Insulating Can Lights: The Rest of the Story

In my post of 4 February 2015, I discussed “energy leaks,” and specifically leaks that I thought were due to air flow through “can light” fixtures that penetrated the ceiling of the kitchen and floor of the attic.  I noted at the time, “The only break in the insulation envelope, is a pair of can lights above the kitchen counter, their location corresponding to the left (west) edge of the heat shadow on the roof.”  A “small and slow improvement” was made, which was basically to add more fiberglass batt insulation on top of the can lights.  The folly of this effort was soon in evidence, as after a more recent snowfall I could again see a “heat shadow” forming on the roof in the same location.  Fortunately, my friend Sam saw the post, and gave me some good advice:   “As for your fiberglass experiment over the recessed lighting. In my experience the air flow through fiberglass batts make excellent air filters and not much else.  Recessed lighting is notorious for being leaky devices that as you rightly state let the warm conditioned air of your living space into the unconditioned space of your attic.  Fiberglass loses its insulative capacity and is short circuited by air flow, so if it is not installed in a situation where there are an air barriers the R-value is decreased.  You might want to try recessed lighting insulation covers (yes, they are a thing) and then place the insulation over the top of those.  The covers allow you to seal around the light and reduce the air exchange going on with the hole in your ceiling.”  Indeed!  And thank you Sam!

Kitchen attic and fiberglass batt insulation over can lights (left), and close-up
of can lights (right)

I picked up some Insulmax CanCaps at Menards; I surely could have rigged up a homemade solution, but I was concerned about matching the “Class A fire retardant” rating (850 deg F) of the CanCaps, and at $15 each, I decided to take the surer, and easier, route.

It is marketing material to be sure, but on the label of each CanCap is the statement, “Over 2.6 Million cubic feet of air and humidity flow in and out of ONE recessed light fixture in a single year.  To give you an idea of how big that is… you could fill the entire Houston Astrodome with the air transfer of only 6 light cans in less than 3 years!”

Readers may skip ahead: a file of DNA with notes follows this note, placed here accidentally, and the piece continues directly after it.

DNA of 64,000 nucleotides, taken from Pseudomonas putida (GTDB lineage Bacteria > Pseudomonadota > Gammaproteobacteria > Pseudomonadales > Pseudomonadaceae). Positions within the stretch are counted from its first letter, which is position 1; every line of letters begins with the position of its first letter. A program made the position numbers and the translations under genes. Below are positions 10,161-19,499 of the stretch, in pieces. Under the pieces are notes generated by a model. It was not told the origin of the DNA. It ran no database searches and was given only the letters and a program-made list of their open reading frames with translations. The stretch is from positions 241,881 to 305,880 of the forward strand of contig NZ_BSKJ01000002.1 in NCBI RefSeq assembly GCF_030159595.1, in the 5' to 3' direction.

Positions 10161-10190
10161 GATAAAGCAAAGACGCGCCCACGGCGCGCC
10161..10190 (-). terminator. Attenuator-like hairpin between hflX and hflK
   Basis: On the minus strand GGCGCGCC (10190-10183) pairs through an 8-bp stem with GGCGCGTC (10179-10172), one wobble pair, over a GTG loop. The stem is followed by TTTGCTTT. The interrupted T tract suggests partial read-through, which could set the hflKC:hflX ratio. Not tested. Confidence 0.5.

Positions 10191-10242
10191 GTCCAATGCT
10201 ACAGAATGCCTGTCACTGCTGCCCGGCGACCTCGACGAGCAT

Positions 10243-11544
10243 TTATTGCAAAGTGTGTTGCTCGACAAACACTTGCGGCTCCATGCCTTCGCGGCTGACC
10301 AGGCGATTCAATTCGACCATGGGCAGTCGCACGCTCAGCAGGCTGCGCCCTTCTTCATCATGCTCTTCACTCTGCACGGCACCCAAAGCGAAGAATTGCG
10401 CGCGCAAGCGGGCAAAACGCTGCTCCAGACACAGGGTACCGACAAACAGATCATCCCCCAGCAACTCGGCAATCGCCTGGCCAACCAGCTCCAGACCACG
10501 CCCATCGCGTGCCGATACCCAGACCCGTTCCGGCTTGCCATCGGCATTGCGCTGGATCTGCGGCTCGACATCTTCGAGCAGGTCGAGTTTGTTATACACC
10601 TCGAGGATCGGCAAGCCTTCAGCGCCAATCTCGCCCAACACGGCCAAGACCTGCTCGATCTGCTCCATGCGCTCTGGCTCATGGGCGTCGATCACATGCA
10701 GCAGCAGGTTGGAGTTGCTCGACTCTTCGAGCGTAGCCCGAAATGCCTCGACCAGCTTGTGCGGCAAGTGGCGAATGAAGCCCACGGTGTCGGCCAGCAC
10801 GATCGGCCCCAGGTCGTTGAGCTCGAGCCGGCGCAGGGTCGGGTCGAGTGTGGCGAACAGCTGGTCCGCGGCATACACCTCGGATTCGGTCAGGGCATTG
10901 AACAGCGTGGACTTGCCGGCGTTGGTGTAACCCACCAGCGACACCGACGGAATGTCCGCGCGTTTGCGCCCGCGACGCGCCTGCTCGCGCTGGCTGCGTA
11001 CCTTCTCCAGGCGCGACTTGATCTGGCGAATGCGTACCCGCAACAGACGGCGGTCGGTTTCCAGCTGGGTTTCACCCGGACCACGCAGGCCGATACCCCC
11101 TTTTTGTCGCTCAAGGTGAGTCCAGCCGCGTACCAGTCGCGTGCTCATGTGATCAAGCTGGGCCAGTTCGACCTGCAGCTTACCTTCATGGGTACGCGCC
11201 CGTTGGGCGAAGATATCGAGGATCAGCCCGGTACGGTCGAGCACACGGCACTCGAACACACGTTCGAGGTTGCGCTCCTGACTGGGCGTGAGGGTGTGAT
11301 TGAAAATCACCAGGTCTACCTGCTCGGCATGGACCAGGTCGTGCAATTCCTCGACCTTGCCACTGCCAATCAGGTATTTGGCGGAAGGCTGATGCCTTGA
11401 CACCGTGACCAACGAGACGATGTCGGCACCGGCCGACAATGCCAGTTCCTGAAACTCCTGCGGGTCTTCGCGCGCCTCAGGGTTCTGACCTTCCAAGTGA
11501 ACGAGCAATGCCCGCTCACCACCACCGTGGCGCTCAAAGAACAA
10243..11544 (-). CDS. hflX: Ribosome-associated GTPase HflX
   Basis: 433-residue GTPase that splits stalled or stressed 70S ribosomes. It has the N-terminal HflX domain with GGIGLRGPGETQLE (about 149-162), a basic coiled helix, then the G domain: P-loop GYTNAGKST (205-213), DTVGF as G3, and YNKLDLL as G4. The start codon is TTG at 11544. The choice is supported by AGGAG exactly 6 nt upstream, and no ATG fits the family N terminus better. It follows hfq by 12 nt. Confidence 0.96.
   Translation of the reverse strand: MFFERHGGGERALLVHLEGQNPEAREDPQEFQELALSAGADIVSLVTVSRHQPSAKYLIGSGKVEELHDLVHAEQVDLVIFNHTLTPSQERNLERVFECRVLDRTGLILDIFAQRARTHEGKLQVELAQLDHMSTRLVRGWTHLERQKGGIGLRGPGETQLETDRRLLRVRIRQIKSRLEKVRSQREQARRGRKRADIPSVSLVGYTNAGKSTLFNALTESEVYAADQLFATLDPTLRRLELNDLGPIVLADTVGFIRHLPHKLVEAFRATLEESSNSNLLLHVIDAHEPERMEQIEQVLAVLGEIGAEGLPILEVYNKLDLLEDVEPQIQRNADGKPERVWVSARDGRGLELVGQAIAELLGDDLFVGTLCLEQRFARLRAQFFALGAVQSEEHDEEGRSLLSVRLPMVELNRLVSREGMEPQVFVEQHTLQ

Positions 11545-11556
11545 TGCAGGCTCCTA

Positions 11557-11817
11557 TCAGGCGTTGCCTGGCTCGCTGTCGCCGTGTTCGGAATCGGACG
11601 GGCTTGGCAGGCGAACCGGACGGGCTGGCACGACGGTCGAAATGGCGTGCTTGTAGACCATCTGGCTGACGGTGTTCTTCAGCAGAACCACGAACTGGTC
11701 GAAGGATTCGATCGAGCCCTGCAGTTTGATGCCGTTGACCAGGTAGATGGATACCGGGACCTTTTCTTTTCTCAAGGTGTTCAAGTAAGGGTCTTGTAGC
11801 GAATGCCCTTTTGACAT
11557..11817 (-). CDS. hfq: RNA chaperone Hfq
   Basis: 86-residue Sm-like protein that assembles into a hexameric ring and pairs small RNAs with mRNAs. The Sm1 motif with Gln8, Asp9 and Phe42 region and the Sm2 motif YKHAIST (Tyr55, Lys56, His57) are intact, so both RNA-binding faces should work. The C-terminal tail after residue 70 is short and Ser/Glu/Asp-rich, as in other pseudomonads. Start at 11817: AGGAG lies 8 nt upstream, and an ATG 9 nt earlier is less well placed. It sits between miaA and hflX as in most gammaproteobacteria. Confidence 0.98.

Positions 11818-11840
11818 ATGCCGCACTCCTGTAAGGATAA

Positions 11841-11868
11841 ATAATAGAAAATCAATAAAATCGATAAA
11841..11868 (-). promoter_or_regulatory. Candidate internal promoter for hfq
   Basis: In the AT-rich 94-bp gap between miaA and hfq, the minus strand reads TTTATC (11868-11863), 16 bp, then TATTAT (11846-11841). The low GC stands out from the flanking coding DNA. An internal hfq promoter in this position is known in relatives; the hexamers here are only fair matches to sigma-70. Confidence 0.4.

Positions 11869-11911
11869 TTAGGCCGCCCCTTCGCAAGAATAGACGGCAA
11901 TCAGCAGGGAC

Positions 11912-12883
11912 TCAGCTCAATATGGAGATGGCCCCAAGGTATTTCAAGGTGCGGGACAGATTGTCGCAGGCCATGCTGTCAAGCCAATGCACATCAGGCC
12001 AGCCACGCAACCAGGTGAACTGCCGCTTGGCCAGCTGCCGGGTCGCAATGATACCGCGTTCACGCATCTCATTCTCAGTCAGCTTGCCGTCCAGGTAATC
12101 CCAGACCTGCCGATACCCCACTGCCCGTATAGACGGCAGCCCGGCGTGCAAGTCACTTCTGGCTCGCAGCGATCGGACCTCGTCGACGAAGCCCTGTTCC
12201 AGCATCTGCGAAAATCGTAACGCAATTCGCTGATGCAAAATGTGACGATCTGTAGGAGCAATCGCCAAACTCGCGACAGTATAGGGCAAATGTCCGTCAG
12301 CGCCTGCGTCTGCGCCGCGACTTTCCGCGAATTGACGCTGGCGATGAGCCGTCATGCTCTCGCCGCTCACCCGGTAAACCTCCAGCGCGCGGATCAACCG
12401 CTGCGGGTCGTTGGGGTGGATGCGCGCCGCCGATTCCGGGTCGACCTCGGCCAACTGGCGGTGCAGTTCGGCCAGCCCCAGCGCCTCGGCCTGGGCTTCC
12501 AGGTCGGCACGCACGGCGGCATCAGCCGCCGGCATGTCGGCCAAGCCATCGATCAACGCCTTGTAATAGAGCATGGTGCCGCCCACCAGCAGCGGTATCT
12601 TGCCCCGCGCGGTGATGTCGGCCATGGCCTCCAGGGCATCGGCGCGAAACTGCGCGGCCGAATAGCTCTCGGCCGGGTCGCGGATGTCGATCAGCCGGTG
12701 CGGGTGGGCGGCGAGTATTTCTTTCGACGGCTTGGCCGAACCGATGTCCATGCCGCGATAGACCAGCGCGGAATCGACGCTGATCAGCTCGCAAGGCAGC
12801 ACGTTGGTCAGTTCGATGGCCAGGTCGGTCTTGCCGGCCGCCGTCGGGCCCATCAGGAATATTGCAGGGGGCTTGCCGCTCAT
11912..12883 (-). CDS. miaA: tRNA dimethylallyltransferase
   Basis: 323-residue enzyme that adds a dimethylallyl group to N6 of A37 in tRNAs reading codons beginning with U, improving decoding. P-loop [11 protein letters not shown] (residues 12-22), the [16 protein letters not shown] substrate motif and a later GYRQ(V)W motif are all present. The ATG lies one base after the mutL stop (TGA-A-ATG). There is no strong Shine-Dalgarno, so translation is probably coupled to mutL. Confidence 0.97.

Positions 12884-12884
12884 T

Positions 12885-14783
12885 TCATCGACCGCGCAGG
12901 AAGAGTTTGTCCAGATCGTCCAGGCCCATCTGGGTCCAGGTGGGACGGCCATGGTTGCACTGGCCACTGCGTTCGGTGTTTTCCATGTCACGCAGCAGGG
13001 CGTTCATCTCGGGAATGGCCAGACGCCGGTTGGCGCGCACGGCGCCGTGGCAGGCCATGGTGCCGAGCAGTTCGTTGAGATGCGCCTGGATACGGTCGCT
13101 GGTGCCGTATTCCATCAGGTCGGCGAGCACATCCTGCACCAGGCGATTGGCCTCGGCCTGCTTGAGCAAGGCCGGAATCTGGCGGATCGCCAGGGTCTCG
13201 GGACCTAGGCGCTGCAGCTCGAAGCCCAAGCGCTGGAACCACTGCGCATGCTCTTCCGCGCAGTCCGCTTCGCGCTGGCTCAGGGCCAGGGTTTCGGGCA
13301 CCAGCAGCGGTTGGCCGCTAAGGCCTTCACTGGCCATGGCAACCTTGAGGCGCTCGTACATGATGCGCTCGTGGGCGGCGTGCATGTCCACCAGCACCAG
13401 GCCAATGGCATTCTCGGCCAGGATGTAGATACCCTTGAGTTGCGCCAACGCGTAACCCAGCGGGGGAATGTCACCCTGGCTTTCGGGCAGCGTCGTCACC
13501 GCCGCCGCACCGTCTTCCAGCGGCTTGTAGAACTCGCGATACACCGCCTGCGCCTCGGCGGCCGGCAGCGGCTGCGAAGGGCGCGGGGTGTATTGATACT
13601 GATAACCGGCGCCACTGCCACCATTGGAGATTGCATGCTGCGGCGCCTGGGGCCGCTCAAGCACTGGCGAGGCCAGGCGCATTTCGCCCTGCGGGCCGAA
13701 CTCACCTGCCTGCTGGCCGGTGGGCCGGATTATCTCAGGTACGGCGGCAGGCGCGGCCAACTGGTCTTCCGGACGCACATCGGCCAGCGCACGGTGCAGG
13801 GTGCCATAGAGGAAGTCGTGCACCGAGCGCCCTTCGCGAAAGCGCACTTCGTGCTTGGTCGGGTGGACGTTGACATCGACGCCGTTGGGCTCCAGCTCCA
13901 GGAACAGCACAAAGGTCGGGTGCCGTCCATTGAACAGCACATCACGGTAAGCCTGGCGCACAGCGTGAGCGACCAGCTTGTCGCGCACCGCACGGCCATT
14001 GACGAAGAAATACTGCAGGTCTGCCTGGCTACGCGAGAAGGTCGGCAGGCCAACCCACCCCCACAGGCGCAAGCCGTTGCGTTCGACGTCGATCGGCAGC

I am not sure about you, but I would rather not be cutting that much firewood!

CanCaps, cut to fit, with special adhesive (left), and fitted in attic space
before application of adhesive (right)

In the pictures you can see that some fitting was required, and so the gaps between the caps and the floor joist and roof rafter must be filled.  Loctite PL300 Foamboard Construction Adhesive was used, which will not “eat” the foam that the CanCaps are made of.  Probably most difficult was the fitting of the CanCap nearest the eave in both pictures, between the roof rafter (2 x 12 in.) and the floor joist (2 x 6 in.), and ensuring that the joints were sealed completely with construction adhesive.  No doubt I could have used less adhesive had I been more experienced; as it was I went through the entire tube of adhesive to seal and secure these two CanCaps.

Construction adhesive “seal” in place

Remaining then was to notch the CanCap covers to allow for entry and exit of wiring, and to install the covers.  The penetrations for the wiring were also sealed using the foam board construction adhesive.  Finally, I re-installed the R-19 fiberglass batt insulation around and above the caps.  The CanCaps have a R-Value of 4.35.

There were two other light cans penetrating the attic floor, in the main section of the attic; those cans were also covered with CanCaps, although no “fitting” was required.

CanCap installation complete (left), fiberglass batt re-installed (right)

I have not performed any calculations, but it seems likely that the number of BTU’s being lost from the house through microwave vents, bathroom vents and can lights, is significant; in each instance there is in effect, an open hole between the climate-controlled interior of the house and the outdoors.  Since the future includes heating the home with wood burning stove(s) and a outdoor wood boiler (OWB), avoiding unnecessary heat loss is a top priority.

Thank you for reading and commenting on the blog.  Your comments and criticisms, your inputs and acknowledgements, are welcomed, and will help me to improve my posts.  I am learning, too.

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— John, 09 February 2015

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